Experience Mechuka – A Travel Guide to Mechuka, Arunachal Pradesh
Nestled in a picturesque valley, surrounded by pine forests and snow-capped mountains, lies Mechuka, a remote village in Arunachal Pradesh which has only been made accessible in recent years by means of single road and a dodgy helicopter service. Mechuka tourism is not yet very developed, but we can safely envisage that changing in the coming years.
Mechuka’s reputation of an unexplored paradise and the last Shangri-la (a name presumably shared with many other Himalayan destinations), is well-known throughout Arunachal Pradesh, although few locals from other districts seem to have visited. Their unfamiliarity with the town did not deter them from sharing two points with us – 1) Mechuka very beautiful and 2) Mechuka very cold.
Mechuka village was set to be one of our last destinations on our Arunachal Pradesh itinerary, and we sincerely hoped that it would live up to its reputation as one of the most beautiful places in the state. After having experienced the charm of Dirang and Bomdila, Tawang and Ziro Valley, on our journey around North East India, we were a little bit skeptical that Mechuka would turn out to be particularly impressive.
Nothing could have prepared us for how much we enjoyed exploring Mechuka village and the spectacular surroundings. Maybe it was the complete lack of connectivity that allowed us to experience a digital detox (more on that later), or maybe it was the remote location that made us feel disconnected from every other place on the planet so that we could focus entirely on Mechuka village, and its friendly people.
Maybe we fell in love with the name (Mechuka literally translates to ‘medicinal water of snow’), or maybe it was our many encounters with wild horses and friendly farmers. There may have been a multitude of reasons for having fallen in love with the little village of Mechuka, but one thing we are certain of… Mechuka undoubtedly deserves its reputation.
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Getting to Mechuka, Arunachal Pradesh
Getting to Mechuka, Arunachal Pradesh, is a long arduous journey which will make you wonder whether the remote destination is even worth the hassle. We believe it is! The gateway to Mechuka is the town of Aalo (also referred to as Along), in the West Siang district of Arunachal Pradesh.
Aalo can be accessed via the towns of Daporijo or Pasighat all of which are in Arunachal Pradesh. Since we were on our way to Mechuka Village from Ziro Valley, we assumed that Daporijo was the logical stop on the way to Aalo. The route from Ziro Valley to Daporijo via shared sumo cost Rs 1,000 each (about €12.50). The sumo departs from Itanagar, arriving in Ziro at around 10.30am (although ours didn’t make it before noon). We needed to pay the full price of the journey from Itanagar to Daporijo, even though we only got on halfway at Ziro.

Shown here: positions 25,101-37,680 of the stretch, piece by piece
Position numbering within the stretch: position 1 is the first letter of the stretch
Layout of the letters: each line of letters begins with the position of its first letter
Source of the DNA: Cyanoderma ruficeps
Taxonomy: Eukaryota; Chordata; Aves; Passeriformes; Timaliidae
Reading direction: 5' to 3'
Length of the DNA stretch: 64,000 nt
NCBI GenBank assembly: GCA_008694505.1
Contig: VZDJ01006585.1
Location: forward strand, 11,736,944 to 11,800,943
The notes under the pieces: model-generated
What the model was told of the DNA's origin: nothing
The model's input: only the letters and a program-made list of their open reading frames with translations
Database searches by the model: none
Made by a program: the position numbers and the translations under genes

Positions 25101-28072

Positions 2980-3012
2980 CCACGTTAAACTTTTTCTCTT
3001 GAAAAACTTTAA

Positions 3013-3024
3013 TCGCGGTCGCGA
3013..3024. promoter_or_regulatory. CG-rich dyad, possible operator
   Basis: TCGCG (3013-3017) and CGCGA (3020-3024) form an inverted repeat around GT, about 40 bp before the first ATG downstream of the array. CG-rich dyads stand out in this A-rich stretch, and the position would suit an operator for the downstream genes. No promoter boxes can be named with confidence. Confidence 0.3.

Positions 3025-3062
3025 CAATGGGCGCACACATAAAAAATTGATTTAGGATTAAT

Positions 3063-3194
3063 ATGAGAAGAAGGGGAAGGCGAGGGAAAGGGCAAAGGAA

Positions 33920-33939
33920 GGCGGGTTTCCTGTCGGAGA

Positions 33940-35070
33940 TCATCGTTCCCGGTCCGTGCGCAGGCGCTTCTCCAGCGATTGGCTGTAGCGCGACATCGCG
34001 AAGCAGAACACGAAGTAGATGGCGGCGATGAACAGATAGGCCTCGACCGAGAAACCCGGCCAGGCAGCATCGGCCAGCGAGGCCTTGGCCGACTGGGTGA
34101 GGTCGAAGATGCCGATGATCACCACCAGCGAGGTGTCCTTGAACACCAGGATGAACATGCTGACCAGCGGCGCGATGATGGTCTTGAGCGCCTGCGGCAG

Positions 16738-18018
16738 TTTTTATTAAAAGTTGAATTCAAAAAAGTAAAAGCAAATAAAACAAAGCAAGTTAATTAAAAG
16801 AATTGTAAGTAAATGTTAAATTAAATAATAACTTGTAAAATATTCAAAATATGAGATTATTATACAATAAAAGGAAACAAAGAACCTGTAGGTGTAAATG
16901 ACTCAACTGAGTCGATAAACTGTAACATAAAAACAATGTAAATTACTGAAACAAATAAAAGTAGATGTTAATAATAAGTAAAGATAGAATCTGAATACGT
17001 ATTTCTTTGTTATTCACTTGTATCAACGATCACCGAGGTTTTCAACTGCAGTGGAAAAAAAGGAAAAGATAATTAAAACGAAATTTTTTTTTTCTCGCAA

Imagine our horror when we arrived in Daporijo late at night and looked for a shared sumo to Aalo, only to be told that there are none available and that there never were any (contrary to other reports claiming that shared sumos are available).
The only option of getting from Daporijo to Aalo using public/shared transport would be to take the once weekly bus (cost Rs 270 – about €3.30) departing at 7am on Mondays. For us this meant staying in the rather depressing town of Daporijo with no connectivity (this time this was a curse not a blessing) for a further three days.
Totally not looking forward to the idea of staying in Daporijo any longer, we decided to bite the budget bullet and start searching for private transport. We were told that a private sumo from Daporijo to Aalo would set us back Rs 10,000 (about €123)! We subsequently resigned ourselves to the idea of staying in Daporijo, until we met the only other foreign couple in town who were in exactly the same situation we were.
Despite being told by friendly locals that the quoted price was way above the usual rate, no amount of bargaining would make any of the sumo drivers lower the price (we realise that it was exorbitant), and we were in pretty much a take it or leave it situation. The four of us made the decision to share the cost, and leave there and then, a decision we are still totally glad we took even if our journey by private sumo cost ten times more than the bus transfer.
Daporijo is a good stop on the Ziro to Aalo route if you are traveling via private transportation, or if you can arrange your Arunachal Pradesh itinerary so as to be in time for the Monday bus. You should know that the road from Ziro to Aalo via Daporijo is probably the worst that we have ever traveled on throughout our Northeast India journey, and we were actually thankful for the private, uncrowded sumo on the second half of the journey!